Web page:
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Kangaroo/Washer bag and motor troubleshooting


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The ground is supplied by the washer switch on the wiper wash knob, by twisting the knob clockwise.

Remove the bag from the truck.  Using a heat gun on the hoses will soften them up so they can be pulled off the connections easier.   The motor pocket in the bottom of the bag is held closed by some brass clasps, like loose notebook paper pages in a theme paper binder you turned your homework in school, in about 1970.

With the motor out of the bag pocket, if it is not rusted too bag, remove the pump cover off the pump, and try to turn the rotor by hand.  If it turns, try applying 12 volts to the pump motor, and see if it turns.   If it reliably runs, put it back together.  If the motor does not work, look in a junkyard, for a washer motor in another car.  You can also search Amazon for new washer pumps, look for the smallest one that will fit in the bag pocket.  You probably will not find a new pump with a inlet and outlet port that will fit the port holes in the bag, but you might find a washer pump that will fit into one of the port holes on the bag, and have to run one  hose through the same slot in the bottom of the bag pocket that you put the motor in.


One of my 521 trucks did not have the kangaroo washer bag.  I put a washer tank and pump  from a 720 truck in the same location as the OEM bag and pump.



A lot more pictures near the bottom of this page.




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To add to what Daniel posted.....

The little can motors can be taken apart and "fixed" in some cases.  I've done it before, but it's been so long ago, I'm sure the write up was on NWDE.org's forum and it's long gone. 😞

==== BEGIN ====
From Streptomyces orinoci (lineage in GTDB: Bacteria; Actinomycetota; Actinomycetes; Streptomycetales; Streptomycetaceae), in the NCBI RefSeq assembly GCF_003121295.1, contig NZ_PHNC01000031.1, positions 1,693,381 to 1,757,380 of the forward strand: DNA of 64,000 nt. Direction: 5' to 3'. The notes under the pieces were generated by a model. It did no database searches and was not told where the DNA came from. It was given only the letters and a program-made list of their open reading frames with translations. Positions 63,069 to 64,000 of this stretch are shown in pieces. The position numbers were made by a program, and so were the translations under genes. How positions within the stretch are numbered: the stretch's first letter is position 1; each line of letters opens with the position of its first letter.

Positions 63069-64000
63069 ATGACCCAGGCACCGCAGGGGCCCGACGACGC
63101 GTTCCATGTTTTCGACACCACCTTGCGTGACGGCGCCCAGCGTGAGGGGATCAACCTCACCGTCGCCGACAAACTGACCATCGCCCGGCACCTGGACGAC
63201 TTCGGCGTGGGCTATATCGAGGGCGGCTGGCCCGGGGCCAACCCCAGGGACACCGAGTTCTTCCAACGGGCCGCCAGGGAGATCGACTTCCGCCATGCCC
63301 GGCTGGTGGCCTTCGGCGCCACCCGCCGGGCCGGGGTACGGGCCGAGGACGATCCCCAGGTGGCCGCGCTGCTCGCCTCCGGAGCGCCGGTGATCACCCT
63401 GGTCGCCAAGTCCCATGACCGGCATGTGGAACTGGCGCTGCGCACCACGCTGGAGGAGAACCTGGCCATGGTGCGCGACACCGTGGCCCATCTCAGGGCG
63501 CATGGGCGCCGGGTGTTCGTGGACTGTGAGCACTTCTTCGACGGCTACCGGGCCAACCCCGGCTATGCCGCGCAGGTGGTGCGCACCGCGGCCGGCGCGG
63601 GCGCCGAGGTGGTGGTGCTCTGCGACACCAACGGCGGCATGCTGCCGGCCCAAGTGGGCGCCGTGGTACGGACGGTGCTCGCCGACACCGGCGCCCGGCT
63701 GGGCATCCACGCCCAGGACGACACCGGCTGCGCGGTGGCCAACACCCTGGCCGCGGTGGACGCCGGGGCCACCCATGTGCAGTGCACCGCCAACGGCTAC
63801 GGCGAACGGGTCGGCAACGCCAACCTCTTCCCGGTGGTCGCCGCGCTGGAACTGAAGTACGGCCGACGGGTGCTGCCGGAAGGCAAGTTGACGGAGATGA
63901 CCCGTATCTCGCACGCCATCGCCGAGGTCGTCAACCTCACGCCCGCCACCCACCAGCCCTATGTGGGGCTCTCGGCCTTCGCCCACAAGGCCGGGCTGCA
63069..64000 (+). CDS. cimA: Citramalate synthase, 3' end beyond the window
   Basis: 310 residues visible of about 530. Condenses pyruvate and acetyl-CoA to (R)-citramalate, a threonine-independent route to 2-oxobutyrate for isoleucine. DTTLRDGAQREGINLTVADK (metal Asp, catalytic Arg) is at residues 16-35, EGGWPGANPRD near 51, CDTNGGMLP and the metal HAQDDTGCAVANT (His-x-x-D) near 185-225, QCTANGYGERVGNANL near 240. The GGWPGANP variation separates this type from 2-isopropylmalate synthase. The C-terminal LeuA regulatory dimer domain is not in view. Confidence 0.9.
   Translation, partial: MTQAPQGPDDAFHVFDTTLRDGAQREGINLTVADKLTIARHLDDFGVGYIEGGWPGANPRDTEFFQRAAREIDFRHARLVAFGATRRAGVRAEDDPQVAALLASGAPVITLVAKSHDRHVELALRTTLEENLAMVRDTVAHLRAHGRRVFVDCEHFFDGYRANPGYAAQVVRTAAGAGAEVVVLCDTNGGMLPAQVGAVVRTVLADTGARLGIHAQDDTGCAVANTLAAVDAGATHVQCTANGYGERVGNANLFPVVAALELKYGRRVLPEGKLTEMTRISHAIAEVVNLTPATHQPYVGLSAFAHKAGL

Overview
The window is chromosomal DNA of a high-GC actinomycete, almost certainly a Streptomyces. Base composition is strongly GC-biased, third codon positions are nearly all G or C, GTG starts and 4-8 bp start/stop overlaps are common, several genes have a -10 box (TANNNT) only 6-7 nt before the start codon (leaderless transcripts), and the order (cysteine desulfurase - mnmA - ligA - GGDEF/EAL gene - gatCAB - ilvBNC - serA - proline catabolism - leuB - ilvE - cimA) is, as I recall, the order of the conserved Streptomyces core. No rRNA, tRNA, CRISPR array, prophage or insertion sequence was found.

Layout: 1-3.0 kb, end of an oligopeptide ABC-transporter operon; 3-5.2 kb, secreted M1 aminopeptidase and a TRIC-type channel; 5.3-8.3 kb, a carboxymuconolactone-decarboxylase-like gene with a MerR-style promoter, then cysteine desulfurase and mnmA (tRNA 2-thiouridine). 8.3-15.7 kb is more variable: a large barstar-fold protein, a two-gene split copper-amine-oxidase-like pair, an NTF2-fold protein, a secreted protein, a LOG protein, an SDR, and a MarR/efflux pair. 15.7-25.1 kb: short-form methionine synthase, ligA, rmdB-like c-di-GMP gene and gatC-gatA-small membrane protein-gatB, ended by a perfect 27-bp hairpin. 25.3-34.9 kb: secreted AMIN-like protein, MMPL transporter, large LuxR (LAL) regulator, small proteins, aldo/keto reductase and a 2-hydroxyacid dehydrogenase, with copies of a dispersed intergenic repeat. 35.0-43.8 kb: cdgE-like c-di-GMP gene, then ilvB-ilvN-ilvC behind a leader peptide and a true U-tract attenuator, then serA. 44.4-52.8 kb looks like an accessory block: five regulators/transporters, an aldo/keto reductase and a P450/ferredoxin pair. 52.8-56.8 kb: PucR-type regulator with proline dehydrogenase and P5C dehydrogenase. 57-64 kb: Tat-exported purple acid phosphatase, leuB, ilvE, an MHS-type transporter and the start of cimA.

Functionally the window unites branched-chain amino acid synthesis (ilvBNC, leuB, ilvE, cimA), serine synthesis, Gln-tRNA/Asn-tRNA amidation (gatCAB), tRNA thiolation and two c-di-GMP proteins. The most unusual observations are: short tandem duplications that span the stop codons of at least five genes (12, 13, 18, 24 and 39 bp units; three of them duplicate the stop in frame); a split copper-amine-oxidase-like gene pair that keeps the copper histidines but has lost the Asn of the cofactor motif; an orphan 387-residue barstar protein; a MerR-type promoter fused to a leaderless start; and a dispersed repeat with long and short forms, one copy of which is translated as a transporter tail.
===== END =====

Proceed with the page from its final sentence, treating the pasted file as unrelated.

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My '68 dime didn't work. I was surprised to fine tiny nuts and bolts. Took it apart pulled the armature and magnets out removed the rust and away it went. There were several things on this old car that were not working probably because the original owner never drove it in the rain.

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Yeah, the motors can be disassembled, de-rusted, and reassembled to work.  The main issue is that the rust prevention (galvanizing) has failed and they will quickly rust again.

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The 510 wasn't a bag. But the motor was exposed. The distributor vacuum advance wouldn't work either, the distributor was stuck

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I've taken mine apart and fixed them many of times. They don't stay rust free for very long. The rubber grommet on the motor shaft is toast on all of them letting water into the motor housing. The position the motor sits in the bag does not help this. Once it's working the best thing to do is keep cycling it every couple weeks to a month year round regardless of the weather. . Letting it sit too long without turning it on is your enemy.


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